[ Back to EurekAlert! ] Public release date: 22-Oct-2012
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Contact: Sean Nealon
sean.nealon@ucr.edu
951-827-1287
University of California - Riverside

Using big data to save lives

Computer scientists and a doctor are working to mine data from pediatric intensive care units to help doctors treat children and cut health care costs

RIVERSIDE, Calif. (www.ucr.edu) Computer scientists at the University of California, Riverside are working with a doctor at Children's Hospital Los Angeles to mine data collected from pediatric intensive care units in hopes of helping doctors treat children and cutting health care costs.

The researchers, led by Eamonn Keogh, a computer science professor at UC Riverside's Bourns College of Engineering, have received a four-year, $1.2 million grant from the National Science Foundation.

"This data has the potential to be a gold mine of useful literally life saving information," said Keogh, who specializes in data mining, which involves searching for patterns and irregularities in large data sets.

He is working with: Dr. Randall Wetzel, of Children's Hospital Los Angeles; Walid Najjar and Vasilis Tsotras, both computer science professors at UC Riverside; and David Kale, one of Keogh's graduate students.

Today, in pediatric intensive care units across the nation sensors are attached to children to record up to 30 measurements, such as pulse rate, blood pressure and temperature. The sensors allow for real-time monitoring of the child and can trigger an alarm if, for example, a child's temperature exceeds 100 degrees Fahrenheit.

Usually, the sensors only display the last few minutes of data and figures such as the minimum and maximum temperature for that day. In most cases, the rest of the data is discarded.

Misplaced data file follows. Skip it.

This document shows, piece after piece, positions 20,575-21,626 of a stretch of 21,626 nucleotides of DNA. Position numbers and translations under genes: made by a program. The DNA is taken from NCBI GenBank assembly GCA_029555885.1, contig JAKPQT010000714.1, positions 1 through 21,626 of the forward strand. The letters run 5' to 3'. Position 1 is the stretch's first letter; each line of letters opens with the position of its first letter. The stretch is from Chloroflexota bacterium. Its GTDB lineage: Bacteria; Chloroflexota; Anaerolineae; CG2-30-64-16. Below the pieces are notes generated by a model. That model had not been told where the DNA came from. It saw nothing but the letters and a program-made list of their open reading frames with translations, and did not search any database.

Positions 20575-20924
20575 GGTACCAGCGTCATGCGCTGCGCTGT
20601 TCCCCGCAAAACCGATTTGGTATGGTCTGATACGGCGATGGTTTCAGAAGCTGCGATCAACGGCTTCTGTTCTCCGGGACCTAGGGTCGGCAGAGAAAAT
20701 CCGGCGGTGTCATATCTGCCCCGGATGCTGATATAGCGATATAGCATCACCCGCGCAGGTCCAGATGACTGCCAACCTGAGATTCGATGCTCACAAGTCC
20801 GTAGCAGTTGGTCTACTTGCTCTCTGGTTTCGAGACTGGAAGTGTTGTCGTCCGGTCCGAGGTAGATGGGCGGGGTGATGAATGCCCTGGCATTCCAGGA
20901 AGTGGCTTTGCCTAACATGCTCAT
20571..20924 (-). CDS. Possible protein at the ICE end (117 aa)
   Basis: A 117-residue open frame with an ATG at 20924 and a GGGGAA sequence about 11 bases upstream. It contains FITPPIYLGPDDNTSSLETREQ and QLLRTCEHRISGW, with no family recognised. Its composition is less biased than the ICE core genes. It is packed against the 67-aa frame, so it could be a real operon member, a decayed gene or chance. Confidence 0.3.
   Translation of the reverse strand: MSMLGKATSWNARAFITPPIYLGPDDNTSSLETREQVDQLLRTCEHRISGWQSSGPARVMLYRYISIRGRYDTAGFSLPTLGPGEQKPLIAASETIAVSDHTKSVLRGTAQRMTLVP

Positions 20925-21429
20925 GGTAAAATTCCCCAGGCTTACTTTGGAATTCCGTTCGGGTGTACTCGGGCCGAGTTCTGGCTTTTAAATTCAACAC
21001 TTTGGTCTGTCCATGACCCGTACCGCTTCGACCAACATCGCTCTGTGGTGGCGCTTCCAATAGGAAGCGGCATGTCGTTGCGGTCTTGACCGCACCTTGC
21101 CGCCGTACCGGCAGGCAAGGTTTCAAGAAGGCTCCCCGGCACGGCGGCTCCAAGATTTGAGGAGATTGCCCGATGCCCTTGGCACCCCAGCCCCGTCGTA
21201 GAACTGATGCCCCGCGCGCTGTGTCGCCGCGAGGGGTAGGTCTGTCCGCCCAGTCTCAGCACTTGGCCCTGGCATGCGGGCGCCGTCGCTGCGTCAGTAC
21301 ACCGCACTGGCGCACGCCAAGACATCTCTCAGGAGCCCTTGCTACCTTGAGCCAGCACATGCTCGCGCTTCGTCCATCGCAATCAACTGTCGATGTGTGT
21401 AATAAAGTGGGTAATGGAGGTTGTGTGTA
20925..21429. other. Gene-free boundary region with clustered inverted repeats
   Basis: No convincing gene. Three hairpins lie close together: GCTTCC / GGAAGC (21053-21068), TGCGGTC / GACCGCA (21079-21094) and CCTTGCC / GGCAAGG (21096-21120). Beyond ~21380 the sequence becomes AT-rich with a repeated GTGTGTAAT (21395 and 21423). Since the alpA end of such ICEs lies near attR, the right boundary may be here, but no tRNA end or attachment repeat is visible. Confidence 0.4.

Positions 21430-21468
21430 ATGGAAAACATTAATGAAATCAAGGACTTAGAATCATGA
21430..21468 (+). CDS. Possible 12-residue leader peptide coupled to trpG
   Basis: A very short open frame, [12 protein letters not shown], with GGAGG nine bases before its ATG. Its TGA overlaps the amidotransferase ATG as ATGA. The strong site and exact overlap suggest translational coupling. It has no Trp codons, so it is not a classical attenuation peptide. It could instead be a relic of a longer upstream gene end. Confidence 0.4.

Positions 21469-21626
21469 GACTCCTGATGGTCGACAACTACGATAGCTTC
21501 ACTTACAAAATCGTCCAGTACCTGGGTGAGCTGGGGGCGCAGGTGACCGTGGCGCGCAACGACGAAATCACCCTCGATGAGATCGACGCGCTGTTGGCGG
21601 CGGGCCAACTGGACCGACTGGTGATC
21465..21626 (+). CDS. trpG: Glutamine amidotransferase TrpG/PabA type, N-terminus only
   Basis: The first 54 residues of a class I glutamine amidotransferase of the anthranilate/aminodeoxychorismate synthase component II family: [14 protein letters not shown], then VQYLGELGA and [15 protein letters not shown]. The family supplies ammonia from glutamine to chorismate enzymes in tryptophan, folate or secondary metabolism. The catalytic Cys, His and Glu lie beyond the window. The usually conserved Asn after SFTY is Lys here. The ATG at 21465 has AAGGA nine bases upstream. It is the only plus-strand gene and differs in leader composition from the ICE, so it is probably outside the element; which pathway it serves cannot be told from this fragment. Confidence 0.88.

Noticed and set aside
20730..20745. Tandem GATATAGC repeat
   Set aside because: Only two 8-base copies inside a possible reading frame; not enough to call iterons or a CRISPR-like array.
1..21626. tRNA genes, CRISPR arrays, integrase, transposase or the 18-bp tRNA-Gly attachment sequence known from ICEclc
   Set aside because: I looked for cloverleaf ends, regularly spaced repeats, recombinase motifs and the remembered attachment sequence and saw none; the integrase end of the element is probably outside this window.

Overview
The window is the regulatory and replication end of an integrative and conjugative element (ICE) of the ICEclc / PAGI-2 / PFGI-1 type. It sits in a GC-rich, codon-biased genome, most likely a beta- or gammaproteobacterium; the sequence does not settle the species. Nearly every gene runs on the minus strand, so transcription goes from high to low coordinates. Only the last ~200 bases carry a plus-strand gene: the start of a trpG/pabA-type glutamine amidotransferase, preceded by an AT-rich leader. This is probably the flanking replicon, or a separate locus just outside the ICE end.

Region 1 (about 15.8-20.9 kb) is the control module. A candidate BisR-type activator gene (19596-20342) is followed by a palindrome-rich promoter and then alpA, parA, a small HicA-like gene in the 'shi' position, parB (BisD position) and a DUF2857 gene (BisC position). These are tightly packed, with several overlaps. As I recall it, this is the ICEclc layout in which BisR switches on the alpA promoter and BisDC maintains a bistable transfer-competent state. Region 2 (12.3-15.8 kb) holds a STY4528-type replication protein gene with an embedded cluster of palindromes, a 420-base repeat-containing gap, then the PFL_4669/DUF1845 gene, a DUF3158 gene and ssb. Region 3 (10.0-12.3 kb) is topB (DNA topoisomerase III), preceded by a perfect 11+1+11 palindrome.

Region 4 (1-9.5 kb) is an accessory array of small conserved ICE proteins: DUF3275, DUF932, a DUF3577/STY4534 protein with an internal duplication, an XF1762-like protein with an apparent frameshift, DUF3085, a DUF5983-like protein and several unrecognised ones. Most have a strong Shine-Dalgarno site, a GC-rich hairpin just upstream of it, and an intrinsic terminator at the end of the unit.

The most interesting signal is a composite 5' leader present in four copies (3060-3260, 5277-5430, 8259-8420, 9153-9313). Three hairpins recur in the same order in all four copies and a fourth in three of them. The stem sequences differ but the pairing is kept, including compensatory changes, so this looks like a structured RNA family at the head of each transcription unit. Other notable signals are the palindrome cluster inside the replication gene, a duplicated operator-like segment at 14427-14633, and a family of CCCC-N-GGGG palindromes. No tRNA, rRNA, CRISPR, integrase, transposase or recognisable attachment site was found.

This is in part due to legal and privacy issues, which the researchers believe can be solved. It's also because computer scientists didn't have the tools to mine the vast amounts of data produced in pediatric intensive care units.

That changed after Keogh and a group of researchers recently developed a new technique, which allows for searching of datasets with more than one trillion objects. That's a larger set than the combined size of all datasets in all data mining papers ever published.

The new technique was outlined in a paper "Searching and Mining Trillions of Time Series Subsequences under Dynamic Time Warping." It was named best paper at the ACM SIGKDD data mining conference in August in Beijing.

During the past five years, Children's Hospital Los Angeles has collected data from its pediatric intensive care units. It's typically sampled once every 30 seconds. This dataset includes more than one billion individual measurements.

With the support of the grant, Children's Hospital Los Angeles plans to explore options to capture and store data from five or more sensors and capture multiple data points per second.

In the coming years, Keogh and the team of researchers plan to investigate two areas, which are interconnected.

One is mining the archived pediatric intensive care unit data from Children's Hospital Los Angeles to find regularities and patterns than can aid doctors in diagnosing and predicting medical episodes.

The second is taking the regularities and patterns they discovered and incorporating them real time into intensive care unit sensors to see if they help doctors.

Keogh plans to use the archived data to develop algorithms that incorporate what he calls "if then rules" that can assist doctors. For example, if a heart beat looks like this, then a child may have difficulty breathing in five seconds.

The difficulty, Keogh said, is to find medically useful patterns because there are an infinite number of trivial patterns, such as people who tend to have babies are female and people over six-feet tall are over five-feet tall.

"We have to find those that aren't known but are useful and that can benefit from intervention," Keogh said. "That will be tricky."

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